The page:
An Unhappy Anniversary; 
TV struggles to find the right approach to revisiting Sept. 11

NBC plans a prime-time concert to mark the first anniversary of the Sept. 11 terrorist attacks while its two chief rivals are sticking with news coverage that night.

But CBS "60 Minutes II" correspondent Scott Pelley landed a big exclusive when President George W. Bush agreed to an interview about the aftermath of the attacks.

The interview will be shown during the network's Sept. 11 prime-time coverage, and the White House says it's the only interview the president is giving to mark the anniversary.

First lady Laura Bush will be on NBC's "Concert for America" at the Kennedy Center in Washington. She said she hopes it "will allow us to use the arts to soothe our emotions." Over the past few months, television network executives have been struggling with the issue of what tone to set with their Sept. 11 coverage and how extensive it should be, trying to anticipate the public's desire to reflect.

"My own strong impression is there has been a drifting away emotionally and intellectually" from the events of last Sept. 11, NBC News anchorman Tom Brokaw said.

NBC hopes, with its news coverage, to remind people of what the country went through and tell what's been learned since then, he said.

ABC, CBS and NBC will all air expanded editions of their morning news shows that morning to cover planned commemorations. Many of those are timed to coincide with what happened exactly a year ago that day; the first plane hit the World Trade Center at 8:48 a.m.

From there, the network plans diverge. ABC News plans continuous coverage through prime-time, with breaks for local news.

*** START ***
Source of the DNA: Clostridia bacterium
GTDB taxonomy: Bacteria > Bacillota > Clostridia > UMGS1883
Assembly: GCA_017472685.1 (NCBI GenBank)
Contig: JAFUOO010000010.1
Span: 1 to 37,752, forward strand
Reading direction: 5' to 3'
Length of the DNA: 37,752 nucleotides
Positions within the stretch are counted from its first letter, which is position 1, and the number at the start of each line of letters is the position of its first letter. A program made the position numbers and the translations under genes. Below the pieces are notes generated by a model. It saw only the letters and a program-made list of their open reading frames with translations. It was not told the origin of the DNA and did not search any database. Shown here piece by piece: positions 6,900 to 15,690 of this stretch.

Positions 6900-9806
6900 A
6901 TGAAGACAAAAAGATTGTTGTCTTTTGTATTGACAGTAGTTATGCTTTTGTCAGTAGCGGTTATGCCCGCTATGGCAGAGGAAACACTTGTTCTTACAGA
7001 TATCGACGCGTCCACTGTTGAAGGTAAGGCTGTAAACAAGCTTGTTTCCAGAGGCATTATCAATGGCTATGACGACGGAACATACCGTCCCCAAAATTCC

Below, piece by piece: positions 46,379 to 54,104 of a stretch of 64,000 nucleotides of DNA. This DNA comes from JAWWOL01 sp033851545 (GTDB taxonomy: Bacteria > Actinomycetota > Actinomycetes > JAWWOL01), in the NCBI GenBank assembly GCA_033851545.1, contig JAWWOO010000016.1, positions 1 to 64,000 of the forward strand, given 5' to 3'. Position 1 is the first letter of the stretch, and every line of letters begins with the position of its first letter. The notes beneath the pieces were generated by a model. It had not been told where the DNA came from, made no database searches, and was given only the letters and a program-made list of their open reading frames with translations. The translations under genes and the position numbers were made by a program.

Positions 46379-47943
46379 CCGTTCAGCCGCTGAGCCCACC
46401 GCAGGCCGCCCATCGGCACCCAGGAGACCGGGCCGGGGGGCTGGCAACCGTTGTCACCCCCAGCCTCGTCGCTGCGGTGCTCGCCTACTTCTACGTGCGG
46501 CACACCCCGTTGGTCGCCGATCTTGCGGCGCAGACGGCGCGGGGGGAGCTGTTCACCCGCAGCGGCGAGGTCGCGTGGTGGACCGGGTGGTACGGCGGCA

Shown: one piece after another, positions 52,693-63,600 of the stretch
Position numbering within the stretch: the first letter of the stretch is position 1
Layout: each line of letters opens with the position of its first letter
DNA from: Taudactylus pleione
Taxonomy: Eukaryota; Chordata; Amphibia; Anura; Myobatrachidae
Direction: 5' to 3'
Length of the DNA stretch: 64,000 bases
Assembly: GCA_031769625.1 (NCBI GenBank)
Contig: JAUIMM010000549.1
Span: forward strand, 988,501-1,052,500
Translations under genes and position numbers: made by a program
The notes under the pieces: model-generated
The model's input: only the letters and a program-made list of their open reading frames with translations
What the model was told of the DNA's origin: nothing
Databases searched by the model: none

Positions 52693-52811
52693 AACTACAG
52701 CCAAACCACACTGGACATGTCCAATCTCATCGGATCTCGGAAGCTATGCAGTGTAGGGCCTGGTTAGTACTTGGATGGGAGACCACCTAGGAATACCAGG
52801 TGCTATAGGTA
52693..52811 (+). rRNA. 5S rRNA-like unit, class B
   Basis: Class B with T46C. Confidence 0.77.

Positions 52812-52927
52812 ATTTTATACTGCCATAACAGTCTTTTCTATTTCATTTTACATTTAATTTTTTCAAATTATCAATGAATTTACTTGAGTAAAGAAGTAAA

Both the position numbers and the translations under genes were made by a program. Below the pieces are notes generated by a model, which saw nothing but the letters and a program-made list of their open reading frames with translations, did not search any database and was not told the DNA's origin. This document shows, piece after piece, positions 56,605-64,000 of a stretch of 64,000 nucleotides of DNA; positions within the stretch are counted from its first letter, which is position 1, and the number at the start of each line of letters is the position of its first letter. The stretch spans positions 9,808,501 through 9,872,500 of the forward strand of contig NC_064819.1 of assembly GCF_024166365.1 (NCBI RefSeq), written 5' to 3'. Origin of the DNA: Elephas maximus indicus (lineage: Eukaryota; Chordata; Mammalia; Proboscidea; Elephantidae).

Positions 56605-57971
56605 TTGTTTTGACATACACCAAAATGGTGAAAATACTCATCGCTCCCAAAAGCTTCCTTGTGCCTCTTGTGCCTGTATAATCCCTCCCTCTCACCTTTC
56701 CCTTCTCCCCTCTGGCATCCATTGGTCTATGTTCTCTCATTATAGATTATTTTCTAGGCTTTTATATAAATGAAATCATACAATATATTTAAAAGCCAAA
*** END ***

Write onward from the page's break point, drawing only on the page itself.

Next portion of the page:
NBC will also show news that afternoon, including a town meeting-format interview featuring Brokaw and rescue workers, survivors and family members.

CBS hasn't set its afternoon plans, in part because it's still trying to gauge the level of interest among the public and its affiliates.

The network will turn its prime-time schedule over to its newsmagazines, "60 Minutes" and "60 Minutes II," for Sept. 11-related programming.

CBS will also rerun its two-hour "9-11" documentary featuring footage from inside the World Trade Center.

Fox will air a two-hour prime-time special, "The Day America Changed," on Sept. 11.

ABC's prime-time news coverage will feature a minute-by-minute reconstruction of events within the World Trade Center that morning, the network said.

Brokaw said NBC was approached by the Kennedy Center about a concert, and the network thought the music would be "an important and necessary ingredient" to the coverage. He noted that the Concert for New York helped to elevate the public mood last fall.

Except for the National Symphony Orchestra, NBC hasn't announced the musicians that will participate, although Gloria Estefan and country singer Alan Jackson reportedly will be there



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